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The cross at Ground Zero

The WaPo has a good piece today about the cross found at Ground Zero, and what it came to mean to the men working on the pile. Excerpt:

The shape was oddly identifiable in the blasted wreckage of the World Trade Center, standing upright amid beams bent like fork tines and jagged, pagan-seeming tridents. A grief-exhausted excavator named Frank Silecchia found it on Sept. 13, 2001, two days after the terrorist attacks. A few days later, he spoke to a Franciscan priest named Father Brian Jordan, who was blessing remains at Ground Zero.

“Father, you want to see God’s House?” he asked. “Look over there.”

Father Brian peered through the fields of shredded metal. “What am I looking for?” he asked. Silecchia replied, “Just keep looking, Father, and see what you see.”

“Oh my God,” Father Brian said. “I see it.”

As Father Brian stared, other rescue workers gathered around him. There was a long moment of silence as he beheld what he considered to be a sign. Against seeming insuperable odds, a 17-foot-long crossbeam, weighing at least two tons, was thrust at a vertical angle in the hellish wasteland. Like a cross.

Ever since the two jets had slammed into the twin towers on Sept. 11, leaving 2,753 dead, Father Brian had been asked by countless New Yorkers, “Why did God do this?” He would reply tartly, in his Brooklyn-born accent: “It had nuttin’ to do with God. This was the actions of men who abused their free will.” Now here was God explaining Himself. It was a revelation, proof that “God had not abandoned Ground Zero,” even as the awful excavations continued.

Silecchia said worriedly, “Father, they might put this in some dump heap.”

“Frankie, no,” Father Brian said. “No, they will not.”

As far as I know, I was the first journalist to write about Frank Silecchia and the Ground Zero cross. I was a New York Post columnist at the time. I received a phone call one day from my uncle, a Lutheran FBI chaplain, who was down on the pile working just days after the attack. Calling from Ground Zero, he told me that a construction worker had found a cross standing erect on a pile of twisted metal. My uncle had seen it, and said it was an incredible site. Grief-stricken rescuers and construction workers overwhelmed by the enormity of the destruction were making pilgrimages to the cross to pray, he told me. You’ve got to get down here, he said.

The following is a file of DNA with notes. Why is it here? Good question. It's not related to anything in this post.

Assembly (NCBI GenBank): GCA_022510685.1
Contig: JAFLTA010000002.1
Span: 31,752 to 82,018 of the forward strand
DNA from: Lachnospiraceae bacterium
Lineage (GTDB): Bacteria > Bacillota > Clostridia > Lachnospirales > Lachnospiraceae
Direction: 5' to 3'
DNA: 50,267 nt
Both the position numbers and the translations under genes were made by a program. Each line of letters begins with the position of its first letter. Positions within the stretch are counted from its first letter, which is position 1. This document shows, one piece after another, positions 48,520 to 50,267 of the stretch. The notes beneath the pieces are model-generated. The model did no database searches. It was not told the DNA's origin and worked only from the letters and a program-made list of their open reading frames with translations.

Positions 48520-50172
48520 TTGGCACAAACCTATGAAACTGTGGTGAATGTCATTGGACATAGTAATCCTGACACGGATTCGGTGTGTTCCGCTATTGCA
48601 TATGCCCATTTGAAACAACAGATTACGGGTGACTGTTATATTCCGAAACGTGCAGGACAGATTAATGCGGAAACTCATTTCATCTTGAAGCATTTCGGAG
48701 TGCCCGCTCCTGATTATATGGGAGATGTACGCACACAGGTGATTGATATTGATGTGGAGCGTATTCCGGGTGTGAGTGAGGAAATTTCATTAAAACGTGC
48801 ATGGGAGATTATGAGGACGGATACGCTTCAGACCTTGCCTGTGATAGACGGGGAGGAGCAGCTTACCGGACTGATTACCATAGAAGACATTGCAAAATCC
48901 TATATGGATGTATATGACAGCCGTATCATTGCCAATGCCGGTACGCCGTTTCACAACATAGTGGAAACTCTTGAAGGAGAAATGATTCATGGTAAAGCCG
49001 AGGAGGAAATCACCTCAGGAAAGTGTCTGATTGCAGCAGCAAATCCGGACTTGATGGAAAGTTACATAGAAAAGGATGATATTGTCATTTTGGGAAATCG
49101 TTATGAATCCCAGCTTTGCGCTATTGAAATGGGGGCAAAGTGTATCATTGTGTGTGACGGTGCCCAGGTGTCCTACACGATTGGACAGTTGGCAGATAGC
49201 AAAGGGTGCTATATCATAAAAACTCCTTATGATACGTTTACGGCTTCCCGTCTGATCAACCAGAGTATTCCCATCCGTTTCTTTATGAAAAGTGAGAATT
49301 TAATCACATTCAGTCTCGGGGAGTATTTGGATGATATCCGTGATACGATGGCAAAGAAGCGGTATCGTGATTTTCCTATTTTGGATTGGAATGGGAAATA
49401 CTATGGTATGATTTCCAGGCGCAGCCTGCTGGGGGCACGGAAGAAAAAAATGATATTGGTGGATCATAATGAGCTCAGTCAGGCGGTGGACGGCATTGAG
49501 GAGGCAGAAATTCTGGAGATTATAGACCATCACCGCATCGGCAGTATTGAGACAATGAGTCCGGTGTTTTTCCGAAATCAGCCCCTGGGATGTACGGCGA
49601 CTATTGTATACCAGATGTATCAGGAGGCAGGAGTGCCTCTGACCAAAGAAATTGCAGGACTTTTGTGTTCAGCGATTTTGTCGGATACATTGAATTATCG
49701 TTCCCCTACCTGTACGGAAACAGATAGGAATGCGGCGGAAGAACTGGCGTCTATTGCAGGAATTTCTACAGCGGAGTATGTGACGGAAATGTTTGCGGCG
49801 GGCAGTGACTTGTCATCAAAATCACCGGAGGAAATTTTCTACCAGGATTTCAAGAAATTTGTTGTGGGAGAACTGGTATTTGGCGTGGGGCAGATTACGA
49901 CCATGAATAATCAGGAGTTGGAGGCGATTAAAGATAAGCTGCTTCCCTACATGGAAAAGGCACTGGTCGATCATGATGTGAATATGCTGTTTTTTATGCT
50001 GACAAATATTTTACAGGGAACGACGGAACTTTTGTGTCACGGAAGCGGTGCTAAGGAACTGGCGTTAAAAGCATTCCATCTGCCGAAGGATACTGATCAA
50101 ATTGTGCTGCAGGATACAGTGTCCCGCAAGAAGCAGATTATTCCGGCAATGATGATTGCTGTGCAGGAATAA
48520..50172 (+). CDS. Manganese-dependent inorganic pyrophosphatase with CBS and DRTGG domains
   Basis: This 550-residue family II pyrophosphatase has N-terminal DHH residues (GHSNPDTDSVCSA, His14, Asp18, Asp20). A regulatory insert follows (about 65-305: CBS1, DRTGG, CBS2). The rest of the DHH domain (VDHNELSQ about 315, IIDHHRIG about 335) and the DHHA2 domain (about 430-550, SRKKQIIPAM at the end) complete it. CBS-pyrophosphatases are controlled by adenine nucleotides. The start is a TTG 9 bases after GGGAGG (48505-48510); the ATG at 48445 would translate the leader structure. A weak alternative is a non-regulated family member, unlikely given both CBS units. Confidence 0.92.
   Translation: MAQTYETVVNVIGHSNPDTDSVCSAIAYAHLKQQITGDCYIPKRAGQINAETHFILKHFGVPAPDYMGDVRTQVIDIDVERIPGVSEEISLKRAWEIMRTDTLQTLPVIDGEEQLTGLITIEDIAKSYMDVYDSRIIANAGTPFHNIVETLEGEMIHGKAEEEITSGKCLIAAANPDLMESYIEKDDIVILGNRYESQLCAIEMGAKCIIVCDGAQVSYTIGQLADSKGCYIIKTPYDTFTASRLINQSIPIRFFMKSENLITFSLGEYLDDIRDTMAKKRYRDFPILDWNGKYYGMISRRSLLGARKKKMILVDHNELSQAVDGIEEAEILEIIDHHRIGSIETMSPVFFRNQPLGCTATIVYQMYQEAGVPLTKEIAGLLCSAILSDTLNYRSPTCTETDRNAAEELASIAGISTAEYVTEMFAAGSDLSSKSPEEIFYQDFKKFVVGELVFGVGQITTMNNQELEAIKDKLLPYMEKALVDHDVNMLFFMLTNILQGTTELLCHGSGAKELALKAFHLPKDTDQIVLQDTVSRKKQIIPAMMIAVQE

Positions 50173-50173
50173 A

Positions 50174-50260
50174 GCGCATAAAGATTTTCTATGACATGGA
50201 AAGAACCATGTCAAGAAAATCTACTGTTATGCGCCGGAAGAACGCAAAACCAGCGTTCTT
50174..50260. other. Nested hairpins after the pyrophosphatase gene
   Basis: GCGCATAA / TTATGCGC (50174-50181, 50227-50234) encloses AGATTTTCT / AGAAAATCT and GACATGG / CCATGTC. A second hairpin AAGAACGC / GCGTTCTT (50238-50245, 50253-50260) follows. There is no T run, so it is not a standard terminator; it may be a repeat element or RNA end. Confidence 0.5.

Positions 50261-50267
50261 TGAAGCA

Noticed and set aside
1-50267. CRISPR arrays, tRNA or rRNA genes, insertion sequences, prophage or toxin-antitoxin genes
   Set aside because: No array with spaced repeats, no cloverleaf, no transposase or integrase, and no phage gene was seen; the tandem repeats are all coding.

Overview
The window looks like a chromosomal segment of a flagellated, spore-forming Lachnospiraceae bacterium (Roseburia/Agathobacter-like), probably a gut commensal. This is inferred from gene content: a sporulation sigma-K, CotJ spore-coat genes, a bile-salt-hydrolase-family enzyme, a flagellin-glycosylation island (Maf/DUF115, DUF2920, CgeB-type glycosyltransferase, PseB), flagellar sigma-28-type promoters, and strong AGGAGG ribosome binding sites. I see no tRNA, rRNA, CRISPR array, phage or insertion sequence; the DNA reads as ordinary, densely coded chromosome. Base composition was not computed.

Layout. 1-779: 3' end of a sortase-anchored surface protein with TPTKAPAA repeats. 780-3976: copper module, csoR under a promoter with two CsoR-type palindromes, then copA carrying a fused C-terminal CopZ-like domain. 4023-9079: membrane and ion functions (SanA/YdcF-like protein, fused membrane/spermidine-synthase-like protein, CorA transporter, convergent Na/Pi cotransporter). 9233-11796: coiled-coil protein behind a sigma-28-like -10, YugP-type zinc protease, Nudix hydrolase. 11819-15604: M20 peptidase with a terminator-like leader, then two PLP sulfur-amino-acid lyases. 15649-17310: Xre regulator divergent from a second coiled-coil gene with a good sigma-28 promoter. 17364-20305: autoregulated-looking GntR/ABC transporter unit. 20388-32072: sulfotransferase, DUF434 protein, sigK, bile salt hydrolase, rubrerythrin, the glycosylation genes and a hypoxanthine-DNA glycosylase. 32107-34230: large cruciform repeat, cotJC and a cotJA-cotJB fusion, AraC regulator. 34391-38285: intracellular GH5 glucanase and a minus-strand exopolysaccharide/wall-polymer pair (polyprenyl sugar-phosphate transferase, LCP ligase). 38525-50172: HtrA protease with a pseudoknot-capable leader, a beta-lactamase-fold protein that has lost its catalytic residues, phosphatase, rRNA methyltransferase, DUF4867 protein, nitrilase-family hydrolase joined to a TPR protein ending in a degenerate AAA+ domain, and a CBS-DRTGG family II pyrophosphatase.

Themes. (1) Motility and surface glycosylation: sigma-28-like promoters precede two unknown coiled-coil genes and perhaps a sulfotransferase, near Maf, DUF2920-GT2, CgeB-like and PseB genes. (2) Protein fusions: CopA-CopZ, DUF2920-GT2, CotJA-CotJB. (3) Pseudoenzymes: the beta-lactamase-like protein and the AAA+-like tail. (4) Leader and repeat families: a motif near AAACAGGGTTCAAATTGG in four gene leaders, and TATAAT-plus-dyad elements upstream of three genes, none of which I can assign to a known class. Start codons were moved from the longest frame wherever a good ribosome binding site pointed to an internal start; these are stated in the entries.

My uncle arranged for Frank to meet me just outside the Ground Zero site. And that’s how I met one of the most beautiful souls I’ve ever had the privileged of knowing, however fleetingly.Frank was a mountain of a man. Seriously big. He must have been 6’4″, and about half as wide. But a gentle giant. Frankie and I sat down, and he told me about how he had stumbled upon the fallen steel beams, and had established it as a place of prayer and pilgrimage. He talked about how there was a police commander (or maybe a fire chief — I forget) whose son, also a cop or a firefighter, was missing in the pile. The man was overcome by grief and anger. Frankie led him to the cross, and the grieving father wept, and was reconciled to God.

Frankie told me that once upon a time, he had a good family life, but he threw it all away on drugs and selfish living. Somehow, he had come to Jesus, and turned his life around. He was now a faithful Christian, and wanted to reach out to help other lost and suffering souls.